RBA Meeting Minutes and Australian unemployment rate – Tuesday 16th and Thursday 18th June.

With citizens experiencing a fairly non-restrictive Coronavirus period, Australia has had similar results to New Zealand without an extreme lockdown. However, with random Coronavirus cases popping up in sporadic places, with protests increasing the likelihood of the spread of the Coronavirus, it is not clear whether their method prevails. Futhermore, Australia plans to lift virus curbs by the end of July. Analysts expect a relatively coordinated speech at the RBA meeting minutes conference, backing the RBA’s decision to keep rates at 0.25%. Furthermore, analysts predict an increase in unemployment to 7%, from 6.2%.

Bank of Japan Interest Rate Decision - Tuesday 16th June

With Tokyo reporting 47 new Coronavirus cases, Japan is preparing for a second wave of the Coronavirus. Facing pre-Coronavirus issues such as an aging population and slowing GDP alongside an increase in unemployment, analysts predict a change from -0.1% rate currently; however, uncertainty plagues the decision.

 

GBP Unemployment and Consumer Price Index - Tuesday 16th and Wednesday 17th June

With one of the worst fatality rates in the world, the UK is likely to be struck in the next couple of months with regards to consumer spending and unemployment. Furthermore, Prime Minister Boris Johnson has been touting a 10% unemployment rate by Christmas rate not seen since the 1930s. CPI growth is set to fall to 0.5% from 0.8% as consumers restrict their spending due to the Coronavirus.

The second wave will likely dictate the course of the market in the next following weeks. Therefore, investors and traders should specifically be cautious on the upcoming US data in the week ahead, as flares up in Coronavirus cases have been slowly increasing.

Gold may see $1,800 if there is a second wave

Gold has been rallying in the past couple of days as stocks dip. Threats of a second wave hitting the western countries alongside fears extraordinary quantitative easing will devalue significant currencies have traders and investors seeking refuge.

Gold has been outperforming bonds as the safe ballast as of lately with the Coronavirus pandemic ravaging economies all around the world. To South Korea shutting nightclubs to China, ushering in new restrictions, a second wave hitting Asia is spooking market participants. It is a reminder to many countries coming out of lockdown that the real test has yet to come.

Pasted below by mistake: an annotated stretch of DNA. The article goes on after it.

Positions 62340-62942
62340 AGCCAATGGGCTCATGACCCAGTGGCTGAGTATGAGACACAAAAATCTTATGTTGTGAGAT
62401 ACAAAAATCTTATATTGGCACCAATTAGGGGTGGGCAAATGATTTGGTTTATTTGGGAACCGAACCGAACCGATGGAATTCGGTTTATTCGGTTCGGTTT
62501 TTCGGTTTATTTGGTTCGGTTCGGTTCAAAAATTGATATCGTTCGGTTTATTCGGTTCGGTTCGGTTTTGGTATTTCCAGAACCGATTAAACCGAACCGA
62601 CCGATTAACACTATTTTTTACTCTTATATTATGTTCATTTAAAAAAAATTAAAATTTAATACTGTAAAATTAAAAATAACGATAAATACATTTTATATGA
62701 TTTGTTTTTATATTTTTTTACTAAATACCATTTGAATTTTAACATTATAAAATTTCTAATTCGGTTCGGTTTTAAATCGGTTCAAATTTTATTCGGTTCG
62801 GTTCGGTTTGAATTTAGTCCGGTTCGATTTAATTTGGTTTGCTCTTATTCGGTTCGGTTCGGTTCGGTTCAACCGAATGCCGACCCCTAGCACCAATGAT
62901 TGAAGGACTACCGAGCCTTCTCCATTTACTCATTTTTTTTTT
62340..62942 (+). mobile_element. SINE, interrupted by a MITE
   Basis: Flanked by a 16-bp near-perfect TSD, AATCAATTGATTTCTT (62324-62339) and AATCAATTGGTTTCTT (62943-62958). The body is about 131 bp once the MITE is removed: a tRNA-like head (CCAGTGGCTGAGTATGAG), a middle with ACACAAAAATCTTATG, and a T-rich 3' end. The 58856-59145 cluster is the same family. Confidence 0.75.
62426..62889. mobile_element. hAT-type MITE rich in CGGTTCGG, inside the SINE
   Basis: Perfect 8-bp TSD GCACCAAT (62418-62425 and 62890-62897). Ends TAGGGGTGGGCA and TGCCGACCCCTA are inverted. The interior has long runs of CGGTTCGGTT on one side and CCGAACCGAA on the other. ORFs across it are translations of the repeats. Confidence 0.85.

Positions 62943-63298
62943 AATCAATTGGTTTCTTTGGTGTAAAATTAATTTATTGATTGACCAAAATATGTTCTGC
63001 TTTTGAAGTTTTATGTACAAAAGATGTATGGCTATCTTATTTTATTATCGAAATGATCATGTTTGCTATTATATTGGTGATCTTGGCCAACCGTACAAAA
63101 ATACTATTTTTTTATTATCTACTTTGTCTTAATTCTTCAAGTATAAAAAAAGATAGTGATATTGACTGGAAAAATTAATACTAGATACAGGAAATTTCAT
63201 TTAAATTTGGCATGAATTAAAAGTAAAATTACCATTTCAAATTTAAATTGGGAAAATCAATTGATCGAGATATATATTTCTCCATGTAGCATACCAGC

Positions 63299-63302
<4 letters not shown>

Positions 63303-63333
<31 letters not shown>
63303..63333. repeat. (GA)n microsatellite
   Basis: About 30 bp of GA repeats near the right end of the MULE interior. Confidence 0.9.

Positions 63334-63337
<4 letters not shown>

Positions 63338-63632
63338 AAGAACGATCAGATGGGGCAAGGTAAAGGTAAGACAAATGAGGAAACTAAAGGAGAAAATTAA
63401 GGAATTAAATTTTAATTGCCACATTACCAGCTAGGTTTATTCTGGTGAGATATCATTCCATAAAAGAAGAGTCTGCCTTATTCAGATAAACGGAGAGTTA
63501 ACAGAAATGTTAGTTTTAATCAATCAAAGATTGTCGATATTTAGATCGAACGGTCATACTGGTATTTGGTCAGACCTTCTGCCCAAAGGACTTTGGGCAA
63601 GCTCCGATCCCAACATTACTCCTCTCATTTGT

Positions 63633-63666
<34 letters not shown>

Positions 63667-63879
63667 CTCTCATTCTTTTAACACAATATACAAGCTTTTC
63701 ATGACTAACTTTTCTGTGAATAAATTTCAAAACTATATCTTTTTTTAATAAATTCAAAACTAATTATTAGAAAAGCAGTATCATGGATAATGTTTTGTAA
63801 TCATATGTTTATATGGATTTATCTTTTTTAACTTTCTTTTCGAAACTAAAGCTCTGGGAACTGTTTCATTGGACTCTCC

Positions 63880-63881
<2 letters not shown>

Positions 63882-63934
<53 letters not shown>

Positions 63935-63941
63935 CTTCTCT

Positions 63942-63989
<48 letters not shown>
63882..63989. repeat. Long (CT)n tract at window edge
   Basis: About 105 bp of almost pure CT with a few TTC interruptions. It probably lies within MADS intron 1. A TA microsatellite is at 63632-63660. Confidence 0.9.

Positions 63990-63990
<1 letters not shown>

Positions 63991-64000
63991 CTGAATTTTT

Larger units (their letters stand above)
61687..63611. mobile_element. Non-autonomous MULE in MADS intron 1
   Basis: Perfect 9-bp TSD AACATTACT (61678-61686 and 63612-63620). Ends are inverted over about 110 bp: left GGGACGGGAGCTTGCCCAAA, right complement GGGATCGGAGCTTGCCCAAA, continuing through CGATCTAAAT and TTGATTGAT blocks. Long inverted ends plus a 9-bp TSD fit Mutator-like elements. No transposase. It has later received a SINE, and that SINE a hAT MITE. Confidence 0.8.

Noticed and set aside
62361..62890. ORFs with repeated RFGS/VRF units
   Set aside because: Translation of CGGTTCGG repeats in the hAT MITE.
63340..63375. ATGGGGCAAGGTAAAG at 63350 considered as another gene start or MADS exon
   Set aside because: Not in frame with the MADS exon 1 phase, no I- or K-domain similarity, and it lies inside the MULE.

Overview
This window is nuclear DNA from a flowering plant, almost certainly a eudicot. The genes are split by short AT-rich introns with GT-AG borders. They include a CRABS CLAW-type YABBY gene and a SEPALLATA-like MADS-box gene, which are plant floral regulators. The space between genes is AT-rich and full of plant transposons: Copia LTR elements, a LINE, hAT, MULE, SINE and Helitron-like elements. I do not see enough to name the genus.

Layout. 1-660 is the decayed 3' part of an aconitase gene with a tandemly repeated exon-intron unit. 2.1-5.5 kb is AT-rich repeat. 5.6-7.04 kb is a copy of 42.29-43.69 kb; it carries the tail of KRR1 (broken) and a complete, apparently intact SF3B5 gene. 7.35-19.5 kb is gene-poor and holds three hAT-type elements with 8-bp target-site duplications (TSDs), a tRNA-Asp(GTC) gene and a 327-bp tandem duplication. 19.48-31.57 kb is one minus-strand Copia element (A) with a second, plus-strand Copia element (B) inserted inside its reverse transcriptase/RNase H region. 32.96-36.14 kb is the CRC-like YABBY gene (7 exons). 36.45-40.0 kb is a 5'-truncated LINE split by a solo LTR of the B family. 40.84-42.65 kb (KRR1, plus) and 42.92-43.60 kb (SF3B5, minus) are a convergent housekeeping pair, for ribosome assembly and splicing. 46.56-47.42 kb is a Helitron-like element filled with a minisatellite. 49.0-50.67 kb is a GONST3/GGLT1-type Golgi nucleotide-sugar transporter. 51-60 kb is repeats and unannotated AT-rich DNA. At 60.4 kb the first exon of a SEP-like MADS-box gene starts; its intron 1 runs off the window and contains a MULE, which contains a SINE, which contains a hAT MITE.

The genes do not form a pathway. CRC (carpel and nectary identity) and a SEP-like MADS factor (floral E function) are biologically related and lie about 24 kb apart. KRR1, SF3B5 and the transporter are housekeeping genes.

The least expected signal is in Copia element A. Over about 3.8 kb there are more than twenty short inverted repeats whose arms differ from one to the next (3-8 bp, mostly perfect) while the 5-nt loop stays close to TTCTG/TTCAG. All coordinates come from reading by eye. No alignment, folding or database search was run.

Gold has been rallying in the past three days edging closer to that psychological $1750 mark. This mark has been tested in the past two months, but bulls cannot fully break past it. Unlike oil, there have been many investors turning to physical Gold as a storage of wealth. Due to travel restrictions, Gold has been fighting COVID kits for space on planes due to hedge funds and investments in Gold ETFs craving this age-old storage of wealth. However, hedge funds have been touting a more fundamental reason as to why they believe Gold will increase in value – fears that extraordinary quantitative easing (QE) will devalue significant currencies.

Paul Singer's Elliot Management told his investors that Gold was "one of the most undervalued" assets and that its fair value was "multiples of its current price", citing "fanatical debasement of money by all the world's central banks" and low-interest rates. Has this been the case in past recessionary periods?

Less Quicker Maths

We can take a look at 3 significant instances where central banks implemented quantitative easing: Bank of Japan in 1997, The Federal Reserve in 2009, and the European Central Bank in 2015. For each case, I took the currency that the central bank was situated and paired it with a currency that was not implementing quantitative easing. I took the returns of the currency pair against the returns of Gold a year after the central bank implemented quantitative easing, and attempted to see whether there was a correlation between the two.

Year/Country Currency Pair Correlation
Bank of Japan, 1997 USD/YEN -.50
Federal Reserve, 2009 USD/GBP -.64
European Central Bank, 2015 USD/EUR -.53

The results show that there was a negative correlation between the returns of the currency and the returns of Gold ie. As the currency of the country that was implementing quantitative easing depreciated, the value of Gold appreciated. Suffice to say; these hedge funds may be onto something.

However, a breach of $1,800 may require both a second wave alongside central banks' quantitative easing. But a second wave may wreak havoc in other parts of the market, making a break to the upside in Gold possibly redundant.

Anish Lal did some great technical analysis Gold. You can watch it here.